Craig Rowe

Techlead / Developer

10th July 2011

Falling out of Kindle love

While reading a book the other day (C# in depth if you're interested... I'd recommend it to all you .net lovers out there.. yes you.. both of you) I suddenly realised something. I was holding a book.

Now the odd thing about that of course is that I own a Kindle and that, as we all know, replaces books.

Don't get me wrong.. I was very much on the Kindle bandwagon and to some extent I stillam. I've just noticed something recently about my reading habits and how the Kindle has affected them. So, bearing in mind this is the internet and I have a blog I thought I'd over generalise my personal experience and draw conclusions about the world at large... with no authority or legitimacy. Ya'know, as you do.

When I first got my kindle I was all over it, downloading books willy nilly, starting multiple books at once... but ultimately... not really finishing them. Looking back I was quick to take recommendations and download books that I was, shall we say, 'half interested' in. Admittedly I should probably have gone with sample chapters... but hey... it's so easy to just 'buy now'!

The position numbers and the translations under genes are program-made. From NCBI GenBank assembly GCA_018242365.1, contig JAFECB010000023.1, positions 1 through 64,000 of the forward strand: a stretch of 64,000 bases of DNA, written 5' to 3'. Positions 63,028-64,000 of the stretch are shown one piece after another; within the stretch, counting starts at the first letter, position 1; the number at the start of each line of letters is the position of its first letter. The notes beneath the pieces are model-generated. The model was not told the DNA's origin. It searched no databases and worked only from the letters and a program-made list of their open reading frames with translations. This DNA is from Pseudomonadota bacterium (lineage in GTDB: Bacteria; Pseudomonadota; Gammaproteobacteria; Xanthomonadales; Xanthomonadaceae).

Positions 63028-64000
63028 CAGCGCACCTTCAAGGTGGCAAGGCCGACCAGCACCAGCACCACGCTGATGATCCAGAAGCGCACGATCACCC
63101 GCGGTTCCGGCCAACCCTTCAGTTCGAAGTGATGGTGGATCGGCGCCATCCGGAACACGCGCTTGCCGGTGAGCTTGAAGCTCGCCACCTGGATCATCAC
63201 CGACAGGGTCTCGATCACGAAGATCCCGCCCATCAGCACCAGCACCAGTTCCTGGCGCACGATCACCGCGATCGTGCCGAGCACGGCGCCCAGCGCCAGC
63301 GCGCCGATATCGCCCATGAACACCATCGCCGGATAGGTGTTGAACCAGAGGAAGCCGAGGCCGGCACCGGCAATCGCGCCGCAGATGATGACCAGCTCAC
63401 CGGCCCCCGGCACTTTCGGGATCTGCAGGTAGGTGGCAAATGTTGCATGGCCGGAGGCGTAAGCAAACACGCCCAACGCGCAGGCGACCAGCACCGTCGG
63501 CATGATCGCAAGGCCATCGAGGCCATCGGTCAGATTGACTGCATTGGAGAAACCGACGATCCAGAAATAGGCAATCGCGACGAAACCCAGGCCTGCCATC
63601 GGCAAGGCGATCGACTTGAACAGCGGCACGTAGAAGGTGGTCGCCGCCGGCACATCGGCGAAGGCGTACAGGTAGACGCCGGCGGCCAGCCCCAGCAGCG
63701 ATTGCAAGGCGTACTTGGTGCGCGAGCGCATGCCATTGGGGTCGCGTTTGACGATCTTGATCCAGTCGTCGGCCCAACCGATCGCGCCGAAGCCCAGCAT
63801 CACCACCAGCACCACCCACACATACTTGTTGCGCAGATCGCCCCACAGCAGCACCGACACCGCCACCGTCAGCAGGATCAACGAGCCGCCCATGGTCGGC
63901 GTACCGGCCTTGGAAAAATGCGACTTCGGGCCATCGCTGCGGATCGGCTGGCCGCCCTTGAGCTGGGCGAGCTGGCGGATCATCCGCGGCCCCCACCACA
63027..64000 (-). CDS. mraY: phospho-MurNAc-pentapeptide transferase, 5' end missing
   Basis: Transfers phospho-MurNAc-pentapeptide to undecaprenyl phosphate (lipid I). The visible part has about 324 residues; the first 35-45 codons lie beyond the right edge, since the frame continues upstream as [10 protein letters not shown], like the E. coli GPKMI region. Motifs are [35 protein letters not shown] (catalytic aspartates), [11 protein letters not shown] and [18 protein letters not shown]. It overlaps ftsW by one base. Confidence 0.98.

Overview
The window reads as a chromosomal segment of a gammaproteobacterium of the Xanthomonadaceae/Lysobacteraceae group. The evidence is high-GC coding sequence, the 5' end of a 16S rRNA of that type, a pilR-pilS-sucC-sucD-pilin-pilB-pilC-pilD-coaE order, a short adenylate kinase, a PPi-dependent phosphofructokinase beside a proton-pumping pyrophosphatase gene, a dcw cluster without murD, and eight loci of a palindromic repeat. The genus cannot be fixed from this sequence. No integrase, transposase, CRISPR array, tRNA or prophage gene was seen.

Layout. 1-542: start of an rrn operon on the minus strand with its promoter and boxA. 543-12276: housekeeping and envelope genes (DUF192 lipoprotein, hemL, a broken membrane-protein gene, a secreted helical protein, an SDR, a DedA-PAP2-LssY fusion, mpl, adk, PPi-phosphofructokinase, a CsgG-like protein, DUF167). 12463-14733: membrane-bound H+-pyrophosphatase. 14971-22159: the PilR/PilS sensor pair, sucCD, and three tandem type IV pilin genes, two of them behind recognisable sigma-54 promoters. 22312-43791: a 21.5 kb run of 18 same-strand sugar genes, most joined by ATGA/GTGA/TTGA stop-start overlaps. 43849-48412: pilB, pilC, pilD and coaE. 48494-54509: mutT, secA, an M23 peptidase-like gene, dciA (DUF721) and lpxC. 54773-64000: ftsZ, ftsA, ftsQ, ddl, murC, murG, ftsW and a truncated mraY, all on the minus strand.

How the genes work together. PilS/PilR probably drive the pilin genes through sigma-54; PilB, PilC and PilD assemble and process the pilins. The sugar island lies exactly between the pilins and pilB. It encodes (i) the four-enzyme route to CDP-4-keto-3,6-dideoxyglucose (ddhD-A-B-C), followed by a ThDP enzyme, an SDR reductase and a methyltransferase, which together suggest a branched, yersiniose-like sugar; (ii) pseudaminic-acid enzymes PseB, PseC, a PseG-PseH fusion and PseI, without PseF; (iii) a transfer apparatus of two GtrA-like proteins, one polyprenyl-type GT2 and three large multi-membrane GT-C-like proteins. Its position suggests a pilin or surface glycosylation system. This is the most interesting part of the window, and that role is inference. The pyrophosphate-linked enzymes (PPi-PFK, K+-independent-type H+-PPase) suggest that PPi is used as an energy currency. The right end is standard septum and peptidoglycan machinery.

With regard to the book I was reading, I even had it on my kindle... and yet I chose to read it via ink imprinted on the remnants of a dead tree.

To me this is beginning to mirror my initial feelings towards digital music. If I wanted to listen to something I would download it via iTunes or similar, but if I really wanted it I would buy the physical disk. With music this categorisation works out ok as you can consume it differently: from casually liking/listening to really loving and focussing on it. With books this is harder. I mean, can you 'casually read'? maybe for a bit... but you're not going to last the whole book.

To be fair my aversion to buying/leasing digital music is less true now. The ever growing grumpy old man in me has caught up with the cool kids. But I think it's going to take slightly longer for digital books to bypass this.

With music the feeling as a user is fundamentally the same. If you closed your eyes, but for the particularly atuned ear, it would be hard to differentiate the experience. With a book it's entirely different. There's the 'affordances' factor: with a kindle I can't feel it's weight, flick back and forth, hold one page open as I glance back at another or even display them for guests to admire.

And yes... I have many leather bound books and my apartment smells of rich mahogany.


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